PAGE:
Rock wallabies in suburbia

Contentedly browsing

I’ve written often enough about how the Dry season brings the birds to town, looking for water and food but the birds aren’t the only creatures on the move. These Allied Rock Wallabies, Petrogale assimilis, normally live on the upper slopes of Mount Stuart but have recently been venturing down to the edge of suburbia (in this case Wulguru) for any green food they can find.

Allied Rock Wallabies on the lawn
Allied Rock Wallabies on the lawn

A gap in the picket fence which separates this lawn from the lower slopes of the mountain, allows the wallabies to come cautiously through at dawn and dusk. There’s not much lawn left, in spite of the homeowners’ best efforts with the sprinklers, but it’s still far better than the hill. The homeowners have taken to sitting on the back step to watch their visitors and give them the occasional handout of rolled oats or carrots.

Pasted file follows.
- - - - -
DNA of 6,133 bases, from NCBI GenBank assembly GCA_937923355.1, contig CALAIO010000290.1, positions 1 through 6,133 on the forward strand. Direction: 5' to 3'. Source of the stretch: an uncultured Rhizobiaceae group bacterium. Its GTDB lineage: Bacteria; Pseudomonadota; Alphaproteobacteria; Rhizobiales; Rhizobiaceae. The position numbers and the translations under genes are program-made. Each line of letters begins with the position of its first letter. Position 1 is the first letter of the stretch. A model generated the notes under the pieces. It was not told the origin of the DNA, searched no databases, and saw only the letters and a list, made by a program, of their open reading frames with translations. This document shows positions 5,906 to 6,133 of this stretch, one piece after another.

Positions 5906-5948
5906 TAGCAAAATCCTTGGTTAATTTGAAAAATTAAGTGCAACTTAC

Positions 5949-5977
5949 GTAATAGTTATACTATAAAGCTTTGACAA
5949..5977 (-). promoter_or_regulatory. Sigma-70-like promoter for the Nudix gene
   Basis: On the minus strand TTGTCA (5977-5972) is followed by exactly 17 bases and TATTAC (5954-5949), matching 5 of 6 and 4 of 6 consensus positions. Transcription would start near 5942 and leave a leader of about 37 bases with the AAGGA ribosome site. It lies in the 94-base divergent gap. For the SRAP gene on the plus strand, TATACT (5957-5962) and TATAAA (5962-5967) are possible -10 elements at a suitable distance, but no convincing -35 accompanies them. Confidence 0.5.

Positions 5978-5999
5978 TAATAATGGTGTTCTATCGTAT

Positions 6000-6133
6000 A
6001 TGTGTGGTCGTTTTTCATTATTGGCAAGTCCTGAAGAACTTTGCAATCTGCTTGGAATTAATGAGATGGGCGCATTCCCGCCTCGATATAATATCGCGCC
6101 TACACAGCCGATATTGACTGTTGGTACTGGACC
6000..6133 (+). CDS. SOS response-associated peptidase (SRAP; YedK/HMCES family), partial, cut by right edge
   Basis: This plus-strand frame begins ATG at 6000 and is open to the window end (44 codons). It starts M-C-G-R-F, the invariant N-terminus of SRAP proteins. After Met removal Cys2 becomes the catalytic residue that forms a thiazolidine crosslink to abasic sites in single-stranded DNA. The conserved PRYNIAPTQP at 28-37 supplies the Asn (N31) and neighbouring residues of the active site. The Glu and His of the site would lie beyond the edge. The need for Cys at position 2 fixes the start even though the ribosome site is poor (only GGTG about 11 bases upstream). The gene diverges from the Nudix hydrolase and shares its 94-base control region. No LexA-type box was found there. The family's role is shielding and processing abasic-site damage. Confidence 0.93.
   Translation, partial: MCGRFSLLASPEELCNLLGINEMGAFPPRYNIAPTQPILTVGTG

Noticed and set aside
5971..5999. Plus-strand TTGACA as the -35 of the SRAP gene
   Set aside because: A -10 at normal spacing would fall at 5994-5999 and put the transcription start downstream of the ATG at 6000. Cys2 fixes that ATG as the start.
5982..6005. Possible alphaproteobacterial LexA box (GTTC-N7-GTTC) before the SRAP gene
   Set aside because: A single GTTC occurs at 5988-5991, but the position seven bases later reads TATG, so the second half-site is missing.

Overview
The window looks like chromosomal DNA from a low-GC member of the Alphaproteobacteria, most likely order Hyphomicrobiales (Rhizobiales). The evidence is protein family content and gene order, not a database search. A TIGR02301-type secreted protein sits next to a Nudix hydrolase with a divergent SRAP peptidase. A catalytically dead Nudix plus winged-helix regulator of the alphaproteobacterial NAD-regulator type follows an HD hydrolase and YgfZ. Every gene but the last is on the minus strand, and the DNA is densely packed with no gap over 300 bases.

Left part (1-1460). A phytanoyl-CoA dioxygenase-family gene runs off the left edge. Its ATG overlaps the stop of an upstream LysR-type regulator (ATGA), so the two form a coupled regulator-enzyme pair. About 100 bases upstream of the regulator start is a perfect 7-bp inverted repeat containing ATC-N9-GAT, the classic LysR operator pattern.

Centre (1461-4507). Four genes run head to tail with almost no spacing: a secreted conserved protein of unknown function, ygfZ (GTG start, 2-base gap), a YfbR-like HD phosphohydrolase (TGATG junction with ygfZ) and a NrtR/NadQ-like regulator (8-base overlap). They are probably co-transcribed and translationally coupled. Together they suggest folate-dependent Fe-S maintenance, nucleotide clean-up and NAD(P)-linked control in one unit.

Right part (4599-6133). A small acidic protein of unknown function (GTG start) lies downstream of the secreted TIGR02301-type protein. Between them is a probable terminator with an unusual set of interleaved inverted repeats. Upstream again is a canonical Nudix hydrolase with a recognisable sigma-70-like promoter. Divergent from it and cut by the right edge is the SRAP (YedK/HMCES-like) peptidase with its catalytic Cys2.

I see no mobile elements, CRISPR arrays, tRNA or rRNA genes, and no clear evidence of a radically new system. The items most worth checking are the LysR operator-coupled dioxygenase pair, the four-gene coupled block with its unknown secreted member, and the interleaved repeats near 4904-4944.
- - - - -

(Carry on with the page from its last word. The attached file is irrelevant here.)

dry hillside
Why the lawn is so attractive: the lower slopes of Mount Stuart
Alert but not alarmed

The Allied Rock Wallaby is much smaller than the other common local wallaby, the Agile Wallaby, at around 4.5 kg as compared to 15 – 27 kg (i.e. cat size rather than dog size). Like other rock wallabies, this species lives on cliffs, boulder piles and rocky outcrops, and emerges into surrounding bushland at night to forage; Rootourism has more information about biology and habitat. They can often be seen late in the day at the Mount Stuart lookout and (almost any time) at the feeding station on Magnetic Island.

They particular animals look a bit moth-eaten but we think it’s just because they are losing their winter coats.

Poised to leave

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